By 2015 about half of the contract value was paid to Integcomm, despite the company entering into business rescue in 2012. By then, only 14 out of more than 200 TETRA sights were completed, configured and operationalised. Probes into the matter fizzled out.

At one stage, Integcomm provided communication systems support to the Airbus Group. 

Scorpio understands the current bribery case is a precursor to more arrests of senior police officers. If the ID can pull this off, it is not only an important step towards consequence management for the upper echelons of power, but may also signal that Johnson, as the new head of the ID, has the reins firmly in hand. DM

Update: The accused’s bail hearing is due to be heard on Tuesday.


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Comments - Please in order to comment.

  • Johan Buys says:

    We urgently need a change to the companies regulations! At present directors are public knowledge but beneficial owners (traced the way FICA does through holding companies and trusts to warm bodies) are secret information. The auditors and banks of any company that derives more than 20% of its revenue or more than R5m from public funds must, under severe criminal sanction, be compelled to ensure that the company’s beneficial ownership is correctly reflected on a publicly available database like CIPC. The auditors must disclose beneficial ownership in the AFS and the AFS must also be loaded onto CIPC. The banks must take reasonable steps to ensure that what they have as beneficial ownership correlates to what is on CIPC. We can’t carry on with this primitive concept that ownership of companies is secret information!!!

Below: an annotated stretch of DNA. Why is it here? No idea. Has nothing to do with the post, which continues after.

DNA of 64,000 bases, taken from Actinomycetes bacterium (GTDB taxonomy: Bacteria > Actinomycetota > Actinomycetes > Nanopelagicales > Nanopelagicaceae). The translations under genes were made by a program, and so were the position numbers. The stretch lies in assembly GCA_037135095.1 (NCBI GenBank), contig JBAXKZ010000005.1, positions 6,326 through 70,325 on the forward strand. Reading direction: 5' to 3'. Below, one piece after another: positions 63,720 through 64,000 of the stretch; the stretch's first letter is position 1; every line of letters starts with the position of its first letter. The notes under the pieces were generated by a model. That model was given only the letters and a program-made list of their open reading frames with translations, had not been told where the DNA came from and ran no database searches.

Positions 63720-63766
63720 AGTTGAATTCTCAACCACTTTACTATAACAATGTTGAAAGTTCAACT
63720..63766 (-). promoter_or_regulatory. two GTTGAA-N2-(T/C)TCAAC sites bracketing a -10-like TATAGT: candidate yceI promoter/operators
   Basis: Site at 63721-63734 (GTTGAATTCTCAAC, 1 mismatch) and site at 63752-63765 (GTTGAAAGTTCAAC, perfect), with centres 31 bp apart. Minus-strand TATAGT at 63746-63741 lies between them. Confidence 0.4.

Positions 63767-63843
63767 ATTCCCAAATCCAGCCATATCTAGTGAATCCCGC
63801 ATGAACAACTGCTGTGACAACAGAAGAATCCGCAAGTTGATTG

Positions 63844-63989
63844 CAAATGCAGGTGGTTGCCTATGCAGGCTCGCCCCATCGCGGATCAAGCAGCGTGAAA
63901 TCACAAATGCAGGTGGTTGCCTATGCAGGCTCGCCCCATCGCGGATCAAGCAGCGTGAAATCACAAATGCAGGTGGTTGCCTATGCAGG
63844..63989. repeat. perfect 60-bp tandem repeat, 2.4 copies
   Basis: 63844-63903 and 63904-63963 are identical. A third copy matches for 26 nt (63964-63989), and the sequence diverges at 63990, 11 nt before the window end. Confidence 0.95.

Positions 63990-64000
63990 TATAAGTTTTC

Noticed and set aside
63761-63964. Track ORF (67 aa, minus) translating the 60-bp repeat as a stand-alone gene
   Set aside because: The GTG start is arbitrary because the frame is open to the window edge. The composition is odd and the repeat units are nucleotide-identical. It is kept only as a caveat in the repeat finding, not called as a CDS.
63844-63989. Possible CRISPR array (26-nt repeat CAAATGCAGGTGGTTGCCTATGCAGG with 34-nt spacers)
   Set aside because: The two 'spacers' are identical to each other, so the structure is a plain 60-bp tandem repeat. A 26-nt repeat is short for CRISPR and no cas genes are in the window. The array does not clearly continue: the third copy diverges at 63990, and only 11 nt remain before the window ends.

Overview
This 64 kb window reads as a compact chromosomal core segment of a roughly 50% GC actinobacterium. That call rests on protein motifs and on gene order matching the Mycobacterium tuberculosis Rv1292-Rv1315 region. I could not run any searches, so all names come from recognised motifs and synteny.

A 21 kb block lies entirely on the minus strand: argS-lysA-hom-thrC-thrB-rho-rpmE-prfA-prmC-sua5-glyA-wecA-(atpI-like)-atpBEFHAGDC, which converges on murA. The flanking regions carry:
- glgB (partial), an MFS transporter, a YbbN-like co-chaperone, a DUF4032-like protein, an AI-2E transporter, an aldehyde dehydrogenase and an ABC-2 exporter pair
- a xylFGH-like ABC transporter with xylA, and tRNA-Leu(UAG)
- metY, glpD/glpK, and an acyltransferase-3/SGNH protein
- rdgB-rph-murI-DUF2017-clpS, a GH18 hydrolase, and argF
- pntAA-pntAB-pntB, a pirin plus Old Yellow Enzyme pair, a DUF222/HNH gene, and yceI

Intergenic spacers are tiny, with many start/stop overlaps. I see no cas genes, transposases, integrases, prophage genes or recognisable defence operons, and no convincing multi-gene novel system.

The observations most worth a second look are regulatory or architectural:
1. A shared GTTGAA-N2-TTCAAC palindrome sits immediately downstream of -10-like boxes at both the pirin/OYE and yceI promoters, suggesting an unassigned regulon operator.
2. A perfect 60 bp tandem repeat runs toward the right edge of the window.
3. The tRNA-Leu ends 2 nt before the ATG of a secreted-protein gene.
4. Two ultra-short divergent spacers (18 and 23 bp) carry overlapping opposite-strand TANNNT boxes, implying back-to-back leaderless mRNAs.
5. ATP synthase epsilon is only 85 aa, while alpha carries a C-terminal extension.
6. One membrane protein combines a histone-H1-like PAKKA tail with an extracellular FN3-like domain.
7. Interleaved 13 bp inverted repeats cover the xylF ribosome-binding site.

• Bryan Macpherson says:

    “Kenny Govender, an ANC businessman in Nelson Mandela Bay” – that just about sums it up! The business of corruption.